All things considered, I have felt pretty sucky about my life as of late. I know, you’ve probably read the sob story before. I graduated with a Finance degree last December and had a great internship in the financial services industry, and I was rockin’ it. All of the sudden, my wife and I felt strongly that we should move to Arkansas to be closer to her family (she grew up in Texas but they moved to Arkansas for her dad’s job). Since we’ve been here, I spent 6 months being unemployed with lots of interviews and nothing to show for it, then I’ve spent another 4 months being underemployed and not really enjoying where I am. I feel like I’ve been working my butt off trying to find a way out, but everywhere I go, doors close off. I’ve been depressed and angry. I’ve spent hours thinking about where the guys I graduated high school with are right now. I’ve talked with guys I graduated college with who are ballin’ at Fortune 500 companies or one of the Big Four accounting firms (which I have specifically written against). At times, it’s been soul-wrenching.
But I’ve also been thoughtful, especially lately. I’m not one to believe in coincidences. I believe there’s a purpose for everything, and I also believe God has a plan for my life. As I’ve been thinking about that lately, I read an old article today by a former leader in my church called Sweet are the Uses of Adversity.
A few things jumped out at me while I was reading it. The first was the story behind the words of William Cowper’s hymn, “God Moves in Mysterious Ways His Wonders to Perform”.
William Cowper, a noted English poet, returning home one night in a dense London fog became completely and hopelessly lost. Try as he would, the driver could not find his home. Finally, the cabby stopped and said, “It is hopeless.” Alighting from the carriage, Cowper groped his way to a doorway—to find that he was on his own doorstep. He went in and penned these lines, now the lyrics of the hymn, “God Moves in a Mysterious Way His Wonders to Perform.”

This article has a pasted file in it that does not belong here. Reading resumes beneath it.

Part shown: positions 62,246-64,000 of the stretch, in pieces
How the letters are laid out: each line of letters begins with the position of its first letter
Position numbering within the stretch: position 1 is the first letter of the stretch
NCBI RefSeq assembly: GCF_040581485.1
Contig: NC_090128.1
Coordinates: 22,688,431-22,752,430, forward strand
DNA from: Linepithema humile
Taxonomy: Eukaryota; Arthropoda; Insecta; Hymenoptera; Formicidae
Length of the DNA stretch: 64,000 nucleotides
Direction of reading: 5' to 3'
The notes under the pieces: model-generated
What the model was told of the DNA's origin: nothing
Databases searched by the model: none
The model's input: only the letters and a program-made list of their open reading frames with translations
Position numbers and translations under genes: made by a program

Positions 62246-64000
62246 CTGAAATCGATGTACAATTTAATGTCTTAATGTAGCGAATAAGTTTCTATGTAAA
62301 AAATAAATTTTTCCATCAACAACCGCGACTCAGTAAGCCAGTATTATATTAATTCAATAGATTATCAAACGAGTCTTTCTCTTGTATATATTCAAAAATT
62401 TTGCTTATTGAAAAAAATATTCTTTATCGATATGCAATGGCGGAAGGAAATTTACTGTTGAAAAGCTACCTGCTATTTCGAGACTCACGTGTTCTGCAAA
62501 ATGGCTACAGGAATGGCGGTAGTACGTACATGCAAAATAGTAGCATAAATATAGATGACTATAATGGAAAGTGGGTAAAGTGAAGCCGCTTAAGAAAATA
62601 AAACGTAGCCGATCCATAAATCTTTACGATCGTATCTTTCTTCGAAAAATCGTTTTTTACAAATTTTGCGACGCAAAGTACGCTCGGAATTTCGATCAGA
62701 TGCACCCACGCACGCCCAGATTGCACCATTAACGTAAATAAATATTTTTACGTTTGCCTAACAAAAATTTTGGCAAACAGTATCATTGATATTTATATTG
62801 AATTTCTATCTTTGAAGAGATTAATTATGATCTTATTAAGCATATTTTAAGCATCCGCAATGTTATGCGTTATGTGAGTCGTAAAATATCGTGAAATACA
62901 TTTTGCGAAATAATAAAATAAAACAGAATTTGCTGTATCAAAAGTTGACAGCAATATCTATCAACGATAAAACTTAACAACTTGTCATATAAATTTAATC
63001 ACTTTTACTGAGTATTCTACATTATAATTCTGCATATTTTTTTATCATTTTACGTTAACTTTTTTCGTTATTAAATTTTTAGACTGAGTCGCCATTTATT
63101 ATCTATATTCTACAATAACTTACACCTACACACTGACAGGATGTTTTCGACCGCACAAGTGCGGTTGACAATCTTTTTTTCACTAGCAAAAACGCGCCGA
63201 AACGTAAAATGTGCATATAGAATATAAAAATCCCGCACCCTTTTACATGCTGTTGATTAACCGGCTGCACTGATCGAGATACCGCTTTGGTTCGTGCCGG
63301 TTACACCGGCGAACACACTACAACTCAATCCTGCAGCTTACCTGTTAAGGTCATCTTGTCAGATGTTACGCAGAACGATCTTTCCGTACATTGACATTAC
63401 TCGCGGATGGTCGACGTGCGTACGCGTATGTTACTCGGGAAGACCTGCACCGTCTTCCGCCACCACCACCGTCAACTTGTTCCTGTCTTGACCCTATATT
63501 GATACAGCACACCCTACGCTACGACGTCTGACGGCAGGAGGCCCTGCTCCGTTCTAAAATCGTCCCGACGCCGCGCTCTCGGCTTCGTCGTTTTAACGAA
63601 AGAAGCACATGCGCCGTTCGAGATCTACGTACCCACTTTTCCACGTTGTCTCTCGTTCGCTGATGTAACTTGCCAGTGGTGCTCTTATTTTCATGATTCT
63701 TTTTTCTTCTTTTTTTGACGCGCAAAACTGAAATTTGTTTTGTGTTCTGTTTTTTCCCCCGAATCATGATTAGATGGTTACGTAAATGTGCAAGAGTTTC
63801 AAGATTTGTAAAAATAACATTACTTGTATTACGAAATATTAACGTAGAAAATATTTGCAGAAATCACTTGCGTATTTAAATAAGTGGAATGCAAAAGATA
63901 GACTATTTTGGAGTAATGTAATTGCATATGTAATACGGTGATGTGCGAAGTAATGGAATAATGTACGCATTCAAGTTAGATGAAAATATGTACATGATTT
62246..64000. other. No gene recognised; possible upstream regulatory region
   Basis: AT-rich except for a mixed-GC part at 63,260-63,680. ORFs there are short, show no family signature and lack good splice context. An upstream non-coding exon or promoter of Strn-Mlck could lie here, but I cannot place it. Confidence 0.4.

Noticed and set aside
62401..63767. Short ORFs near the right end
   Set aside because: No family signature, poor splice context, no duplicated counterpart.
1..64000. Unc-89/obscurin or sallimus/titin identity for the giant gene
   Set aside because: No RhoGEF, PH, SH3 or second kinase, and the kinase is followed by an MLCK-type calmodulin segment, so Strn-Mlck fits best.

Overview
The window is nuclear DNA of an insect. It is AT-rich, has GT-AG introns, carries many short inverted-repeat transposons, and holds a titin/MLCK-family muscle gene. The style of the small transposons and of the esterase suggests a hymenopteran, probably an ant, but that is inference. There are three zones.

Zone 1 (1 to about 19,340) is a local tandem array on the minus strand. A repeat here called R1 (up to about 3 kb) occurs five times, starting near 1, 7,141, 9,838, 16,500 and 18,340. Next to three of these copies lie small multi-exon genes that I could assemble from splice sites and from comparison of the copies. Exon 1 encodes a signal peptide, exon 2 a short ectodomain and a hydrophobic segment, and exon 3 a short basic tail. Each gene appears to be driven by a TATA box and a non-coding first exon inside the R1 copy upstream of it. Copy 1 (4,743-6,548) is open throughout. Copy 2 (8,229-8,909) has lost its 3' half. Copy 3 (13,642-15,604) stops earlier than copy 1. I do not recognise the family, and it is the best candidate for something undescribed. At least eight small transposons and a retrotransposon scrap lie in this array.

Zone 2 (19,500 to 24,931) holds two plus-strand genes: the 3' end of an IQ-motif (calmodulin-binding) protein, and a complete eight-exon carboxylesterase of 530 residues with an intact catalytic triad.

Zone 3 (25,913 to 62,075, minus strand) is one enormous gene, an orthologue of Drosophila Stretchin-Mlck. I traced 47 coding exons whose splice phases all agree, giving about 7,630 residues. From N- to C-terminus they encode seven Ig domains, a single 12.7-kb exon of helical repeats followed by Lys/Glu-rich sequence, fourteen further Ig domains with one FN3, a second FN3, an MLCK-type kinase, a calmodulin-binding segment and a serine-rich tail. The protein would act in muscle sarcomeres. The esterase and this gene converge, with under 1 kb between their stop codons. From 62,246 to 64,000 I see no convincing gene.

“Ye fearful Saints, fresh courage take;
The clouds ye so much dread
Are big with mercy and shall break
In blessings on your head.
“Judge not the Lord by feeble sense,
But trust him for his grace;
Behind a frowning providence
He hides a smiling face.”
There have been times when I’ve felt hopelessly lost, and there have been times when I’ve just wanted to freak out and say screw it and believe all the people who tell me that saving just a couple hundred a month is good enough and I make good money as a bank teller. But then I read this quote by Thomas Carlyle, whose works about the French revolution were the primary source of A Tale of Two Cities.
Out of the lowest depths there is a path to the loftiest heights
BAM! How do you like them apples? It got me to thinking about what the point of adversity is. I mean, we all go through it. It doesn’t matter of you believe in Jesus, Allah, Buddha or the Flying Spaghetti Monster. Life just sucks sometimes, and that’s okay. The point of it is that you come out stronger. If you don’t, then there is no point. Self-pity isn’t going to get you anywhere, and neither is worrying about your future. Just take a step back, look at what’s working and what isn’t, and start making changes. There are probably going to be a lot of things you can’t change. Stop worrying about them and focus on the things you can. And always remember there’s a way out. Don’t be a wiener and just lie down and give up.
And finally, the original use of the phrase from Señor Shakespeare
Sweet are the uses of adversity,
Which, like the toad, ugly and venomous,
Wears yet a precious jewel in his head
As I’ve been thinking back over the past year, I’m definitely not where I wanted to be. But all things considered, maybe I’m where I’m supposed to be. If I spend all my time complaining and whining about how life is unfair, I’ll miss out on some good life lessons that I can use to take some of my failures and turn them into successes. Right now I’m staring that butt ugly toad in the eyes because I know what’s behind them. And it’s only a matter of time before I take it.
What are some hard things you’ve beasted through? What have you gained from it?